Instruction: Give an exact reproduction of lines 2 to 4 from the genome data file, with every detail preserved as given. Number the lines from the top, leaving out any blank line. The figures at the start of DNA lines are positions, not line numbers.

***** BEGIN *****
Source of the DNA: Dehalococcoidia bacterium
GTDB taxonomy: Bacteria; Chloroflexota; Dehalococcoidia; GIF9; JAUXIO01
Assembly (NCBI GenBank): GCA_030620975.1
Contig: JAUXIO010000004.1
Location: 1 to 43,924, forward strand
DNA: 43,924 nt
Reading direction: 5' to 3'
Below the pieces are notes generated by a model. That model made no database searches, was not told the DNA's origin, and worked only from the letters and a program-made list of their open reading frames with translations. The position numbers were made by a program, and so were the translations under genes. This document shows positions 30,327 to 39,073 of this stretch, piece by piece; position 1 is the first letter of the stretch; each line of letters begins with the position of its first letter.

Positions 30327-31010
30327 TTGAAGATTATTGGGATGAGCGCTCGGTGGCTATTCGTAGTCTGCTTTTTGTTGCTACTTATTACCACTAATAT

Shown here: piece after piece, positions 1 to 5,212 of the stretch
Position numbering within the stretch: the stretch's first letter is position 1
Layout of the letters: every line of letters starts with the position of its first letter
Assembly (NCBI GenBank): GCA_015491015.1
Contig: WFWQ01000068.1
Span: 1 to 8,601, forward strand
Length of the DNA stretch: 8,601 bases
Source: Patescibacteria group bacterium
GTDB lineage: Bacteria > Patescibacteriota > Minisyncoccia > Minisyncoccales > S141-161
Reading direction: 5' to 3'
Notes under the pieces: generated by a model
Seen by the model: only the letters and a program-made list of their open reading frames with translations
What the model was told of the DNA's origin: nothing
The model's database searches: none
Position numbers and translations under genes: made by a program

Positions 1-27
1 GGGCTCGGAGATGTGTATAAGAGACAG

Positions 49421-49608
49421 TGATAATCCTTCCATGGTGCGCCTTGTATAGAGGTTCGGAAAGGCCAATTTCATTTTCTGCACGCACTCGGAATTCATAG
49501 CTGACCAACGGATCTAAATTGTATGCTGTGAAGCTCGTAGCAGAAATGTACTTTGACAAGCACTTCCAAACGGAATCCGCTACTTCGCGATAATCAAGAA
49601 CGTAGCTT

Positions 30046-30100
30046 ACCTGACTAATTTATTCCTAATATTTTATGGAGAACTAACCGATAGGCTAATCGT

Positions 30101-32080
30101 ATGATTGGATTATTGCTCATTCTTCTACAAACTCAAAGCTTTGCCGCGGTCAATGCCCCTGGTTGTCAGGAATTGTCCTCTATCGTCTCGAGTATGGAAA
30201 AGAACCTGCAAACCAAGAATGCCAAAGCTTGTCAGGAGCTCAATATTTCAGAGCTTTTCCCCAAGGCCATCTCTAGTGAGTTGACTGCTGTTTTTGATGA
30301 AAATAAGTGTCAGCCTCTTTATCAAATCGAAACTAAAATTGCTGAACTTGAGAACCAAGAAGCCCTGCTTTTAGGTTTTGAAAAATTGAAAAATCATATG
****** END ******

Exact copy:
GTDB taxonomy: Bacteria; Chloroflexota; Dehalococcoidia; GIF9; JAUXIO01
Assembly (NCBI GenBank): GCA_030620975.1
Contig: JAUXIO010000004.1